Typically, some form of monetary compensation (and sometimes other terms as well) is negotiated between the parties, and documented in a mutual separation agreement. The agreement will usually contain a clause to the effect that the employee confirms that the separation package and terms are in full settlement of any claims the employee may have, and that the employee will not bring an unfair dismissal claim.
So what happens where a mutual separation agreement is signed, and the employer makes the agreed compensation payment, but the employee then proceeds to file an unfair dismissal claim?
The relevant legal principles were recently considered by the Industrial Court in Raul Fabrizio Casserini v. George Fischer (M) Sdn Bhd  3 ILR.
Guest writer Crystal Wong, who has three law firm internships under her belt, shares her tips on making the most of those short stints.
Being an intern gives you a good platform to engage in an out-of-classroom and out-of-this-world experience. Internships give you a glimpse of how the legal scene unveils itself in a practical manner. I interned in Peter Ling & van Geyzel (PLVG) in Kuala Lumpur during my summer break in August 2017, and it turned out to be one of my favorite experiences.
Having now experienced internships in three different law firms, here are my 5 tips to make the most of your internship.
The LexTech Conference 2017 — Malaysia’s first legal tech conference, which aimed to raise awareness on legal tech and to promote technology adoption — was held on 4-5 November 2017. Among the legal tech experts and innovators, lawyers, general counsel, and other interested parties who assembled from all over Asia, was our own intrepid reporter Janice Tan Ying. She prepared this report on what she managed to glimpse of the future of law. You can read our other coverage via the #LexTech17 tag.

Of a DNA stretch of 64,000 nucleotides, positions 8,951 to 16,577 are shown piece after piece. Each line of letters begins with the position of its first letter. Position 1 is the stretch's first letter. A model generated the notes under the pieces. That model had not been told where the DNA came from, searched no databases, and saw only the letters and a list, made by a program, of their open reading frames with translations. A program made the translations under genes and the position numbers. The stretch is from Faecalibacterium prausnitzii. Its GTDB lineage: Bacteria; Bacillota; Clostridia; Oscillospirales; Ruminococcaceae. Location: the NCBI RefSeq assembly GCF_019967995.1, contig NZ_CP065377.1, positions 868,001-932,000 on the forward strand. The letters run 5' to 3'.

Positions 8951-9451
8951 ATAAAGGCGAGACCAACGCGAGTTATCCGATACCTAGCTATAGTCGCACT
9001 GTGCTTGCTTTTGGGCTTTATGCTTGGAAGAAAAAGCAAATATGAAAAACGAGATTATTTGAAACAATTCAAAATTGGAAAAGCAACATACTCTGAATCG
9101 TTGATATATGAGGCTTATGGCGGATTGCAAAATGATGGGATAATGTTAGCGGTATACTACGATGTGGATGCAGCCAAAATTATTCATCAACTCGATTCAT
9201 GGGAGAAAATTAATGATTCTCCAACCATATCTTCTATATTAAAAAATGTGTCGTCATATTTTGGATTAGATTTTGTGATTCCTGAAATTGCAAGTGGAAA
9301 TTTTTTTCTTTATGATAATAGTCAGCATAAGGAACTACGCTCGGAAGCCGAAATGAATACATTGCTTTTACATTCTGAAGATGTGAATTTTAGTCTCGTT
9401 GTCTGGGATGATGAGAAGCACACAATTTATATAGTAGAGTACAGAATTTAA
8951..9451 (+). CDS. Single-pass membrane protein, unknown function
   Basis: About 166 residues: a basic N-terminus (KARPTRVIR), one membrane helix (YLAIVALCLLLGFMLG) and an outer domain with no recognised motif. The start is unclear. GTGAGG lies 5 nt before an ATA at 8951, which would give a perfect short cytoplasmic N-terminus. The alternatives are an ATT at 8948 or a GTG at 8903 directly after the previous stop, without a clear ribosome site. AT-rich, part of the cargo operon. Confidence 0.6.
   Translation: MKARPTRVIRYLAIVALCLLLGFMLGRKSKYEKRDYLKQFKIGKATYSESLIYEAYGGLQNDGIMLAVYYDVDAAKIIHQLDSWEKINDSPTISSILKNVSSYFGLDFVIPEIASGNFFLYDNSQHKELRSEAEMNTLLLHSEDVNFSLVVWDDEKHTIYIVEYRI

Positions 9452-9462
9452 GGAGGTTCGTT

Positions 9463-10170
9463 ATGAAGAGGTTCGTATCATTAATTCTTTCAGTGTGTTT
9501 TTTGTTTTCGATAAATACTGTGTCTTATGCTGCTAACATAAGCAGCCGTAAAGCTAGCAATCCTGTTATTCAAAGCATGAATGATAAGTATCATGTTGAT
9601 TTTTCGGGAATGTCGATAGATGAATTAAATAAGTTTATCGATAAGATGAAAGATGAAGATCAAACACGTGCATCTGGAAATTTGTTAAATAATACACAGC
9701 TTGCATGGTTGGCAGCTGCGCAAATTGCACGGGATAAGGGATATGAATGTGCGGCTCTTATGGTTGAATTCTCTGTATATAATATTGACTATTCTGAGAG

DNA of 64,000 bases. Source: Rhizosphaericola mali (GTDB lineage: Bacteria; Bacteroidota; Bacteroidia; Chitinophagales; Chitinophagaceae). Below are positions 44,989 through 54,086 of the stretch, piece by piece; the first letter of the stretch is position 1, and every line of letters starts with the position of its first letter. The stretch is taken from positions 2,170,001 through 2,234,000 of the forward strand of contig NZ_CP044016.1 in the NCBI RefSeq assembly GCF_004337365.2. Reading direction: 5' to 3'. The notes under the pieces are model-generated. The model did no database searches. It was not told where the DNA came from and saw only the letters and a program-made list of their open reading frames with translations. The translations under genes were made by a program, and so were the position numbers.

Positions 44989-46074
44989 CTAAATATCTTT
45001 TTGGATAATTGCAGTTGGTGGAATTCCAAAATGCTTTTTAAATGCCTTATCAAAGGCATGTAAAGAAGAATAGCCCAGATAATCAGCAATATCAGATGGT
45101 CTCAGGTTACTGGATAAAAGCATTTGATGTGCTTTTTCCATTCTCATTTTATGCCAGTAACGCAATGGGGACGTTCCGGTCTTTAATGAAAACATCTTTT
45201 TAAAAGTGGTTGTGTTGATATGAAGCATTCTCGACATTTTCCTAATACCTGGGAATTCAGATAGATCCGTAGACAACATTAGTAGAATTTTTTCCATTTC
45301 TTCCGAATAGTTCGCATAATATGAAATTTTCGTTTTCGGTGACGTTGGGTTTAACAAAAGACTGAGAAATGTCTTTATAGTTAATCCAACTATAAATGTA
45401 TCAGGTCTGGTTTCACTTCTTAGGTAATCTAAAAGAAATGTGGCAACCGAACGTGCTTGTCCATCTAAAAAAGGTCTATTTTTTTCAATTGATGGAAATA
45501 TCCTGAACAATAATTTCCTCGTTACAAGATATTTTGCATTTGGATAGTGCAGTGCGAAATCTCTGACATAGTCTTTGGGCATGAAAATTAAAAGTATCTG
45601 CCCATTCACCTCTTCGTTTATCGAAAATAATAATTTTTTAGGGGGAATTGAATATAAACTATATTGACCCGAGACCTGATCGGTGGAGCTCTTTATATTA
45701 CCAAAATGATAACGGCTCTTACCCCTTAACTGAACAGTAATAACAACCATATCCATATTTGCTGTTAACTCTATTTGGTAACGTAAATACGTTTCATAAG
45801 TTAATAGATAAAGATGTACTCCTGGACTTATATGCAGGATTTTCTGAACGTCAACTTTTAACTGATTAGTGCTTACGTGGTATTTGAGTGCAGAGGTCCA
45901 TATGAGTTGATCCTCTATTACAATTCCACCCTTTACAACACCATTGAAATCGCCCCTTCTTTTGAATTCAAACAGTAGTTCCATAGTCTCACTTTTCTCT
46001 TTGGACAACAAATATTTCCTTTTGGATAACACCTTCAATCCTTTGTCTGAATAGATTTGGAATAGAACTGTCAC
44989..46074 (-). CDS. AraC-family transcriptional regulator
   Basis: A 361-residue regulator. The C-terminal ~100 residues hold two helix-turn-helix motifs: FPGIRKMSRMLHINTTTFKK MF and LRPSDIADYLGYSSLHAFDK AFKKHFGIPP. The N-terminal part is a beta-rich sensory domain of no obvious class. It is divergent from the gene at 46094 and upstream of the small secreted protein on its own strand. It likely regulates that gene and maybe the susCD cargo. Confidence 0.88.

‘Blockchain’, ‘Smart Contract’, ‘NewLaw’. Dubbed the ‘uberisation’ of legal services — is this just fleeting hype, or are these new legal tech trends here to stay? If it is the latter, will it disrupt the livelihoods of legal practitioners, or enable lawyers to enhance their practice? While these buzzwords may sound like gobbledygook (read: tech jargon) to the everyday lawyer, talk about impending ‘disruption’ in the legal industry is rife.
According to Malaysian Bar President George Varughese, “legal technology is still somewhat an enigma in this region”. He said this during his welcoming address at #LexTech17 — the inaugural LexTech Conference 2017 which took place on 4-5 November 2017 in Cyberjaya. He also added — “Some of us know it well and welcome it with an embrace but many of us are threatened by its penetration and understandably so. It’s disruptive, it’s innovative and it’s necessary.”
Jointly organised by CanLaw Asia and Brickfields Asia College (BAC), the two-day conference saw the region’s leading legal practitioners and legal tech innovators come together to share their ideas and solutions on legal innovation. Topics that were discussed throughout the expert panel and breakout sessions on both days centred around four issues: The role of regulators and accelerators in legal innovation, blockchain and smart contracts, Artificial Intelligence (AI) in legal research, and how legal practitioners can future-proof their practice.
The following are four key themes from the conference: